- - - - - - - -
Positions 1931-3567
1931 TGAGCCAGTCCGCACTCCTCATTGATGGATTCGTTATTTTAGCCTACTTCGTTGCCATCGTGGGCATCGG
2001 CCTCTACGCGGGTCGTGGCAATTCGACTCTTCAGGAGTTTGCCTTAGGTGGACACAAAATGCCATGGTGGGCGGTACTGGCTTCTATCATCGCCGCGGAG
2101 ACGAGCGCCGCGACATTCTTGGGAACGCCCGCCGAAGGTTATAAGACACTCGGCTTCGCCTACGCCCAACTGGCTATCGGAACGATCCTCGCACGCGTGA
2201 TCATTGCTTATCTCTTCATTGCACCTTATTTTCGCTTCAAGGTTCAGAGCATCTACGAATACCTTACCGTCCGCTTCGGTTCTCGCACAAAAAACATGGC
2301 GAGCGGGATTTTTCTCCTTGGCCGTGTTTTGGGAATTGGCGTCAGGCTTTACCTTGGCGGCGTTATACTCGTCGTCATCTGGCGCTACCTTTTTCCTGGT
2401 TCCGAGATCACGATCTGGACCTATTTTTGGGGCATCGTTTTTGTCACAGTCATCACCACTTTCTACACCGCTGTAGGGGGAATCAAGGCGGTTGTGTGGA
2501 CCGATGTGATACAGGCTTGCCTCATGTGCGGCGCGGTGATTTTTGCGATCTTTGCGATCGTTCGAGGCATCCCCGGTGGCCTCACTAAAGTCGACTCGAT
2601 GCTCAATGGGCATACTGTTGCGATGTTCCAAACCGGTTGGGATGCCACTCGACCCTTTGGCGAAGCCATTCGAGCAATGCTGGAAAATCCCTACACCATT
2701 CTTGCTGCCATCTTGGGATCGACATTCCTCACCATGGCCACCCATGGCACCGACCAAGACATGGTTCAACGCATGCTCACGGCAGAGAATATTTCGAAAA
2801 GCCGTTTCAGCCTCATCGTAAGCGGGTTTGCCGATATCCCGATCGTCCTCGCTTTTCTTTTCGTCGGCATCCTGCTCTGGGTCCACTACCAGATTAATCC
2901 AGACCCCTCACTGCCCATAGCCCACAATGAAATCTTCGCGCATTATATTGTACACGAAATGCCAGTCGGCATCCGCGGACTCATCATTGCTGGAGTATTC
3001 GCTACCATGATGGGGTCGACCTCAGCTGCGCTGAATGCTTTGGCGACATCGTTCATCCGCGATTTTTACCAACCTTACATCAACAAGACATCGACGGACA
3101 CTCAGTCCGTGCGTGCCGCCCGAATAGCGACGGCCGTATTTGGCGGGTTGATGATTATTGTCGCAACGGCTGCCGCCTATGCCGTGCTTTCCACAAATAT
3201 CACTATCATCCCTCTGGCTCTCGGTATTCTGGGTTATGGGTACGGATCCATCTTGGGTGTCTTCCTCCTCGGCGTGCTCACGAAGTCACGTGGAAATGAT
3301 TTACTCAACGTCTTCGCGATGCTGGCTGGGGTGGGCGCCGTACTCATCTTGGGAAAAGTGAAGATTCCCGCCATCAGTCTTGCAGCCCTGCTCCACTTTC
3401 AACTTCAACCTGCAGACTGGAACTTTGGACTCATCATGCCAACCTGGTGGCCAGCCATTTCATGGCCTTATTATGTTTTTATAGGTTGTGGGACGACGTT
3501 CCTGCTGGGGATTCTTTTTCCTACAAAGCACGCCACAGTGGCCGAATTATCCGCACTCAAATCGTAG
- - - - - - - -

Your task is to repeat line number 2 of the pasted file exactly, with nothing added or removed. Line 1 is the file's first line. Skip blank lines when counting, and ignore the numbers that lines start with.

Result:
1931 TGAGCCAGTCCGCACTCCTCATTGATGGATTCGTTATTTTAGCCTACTTCGTTGCCATCGTGGGCATCGG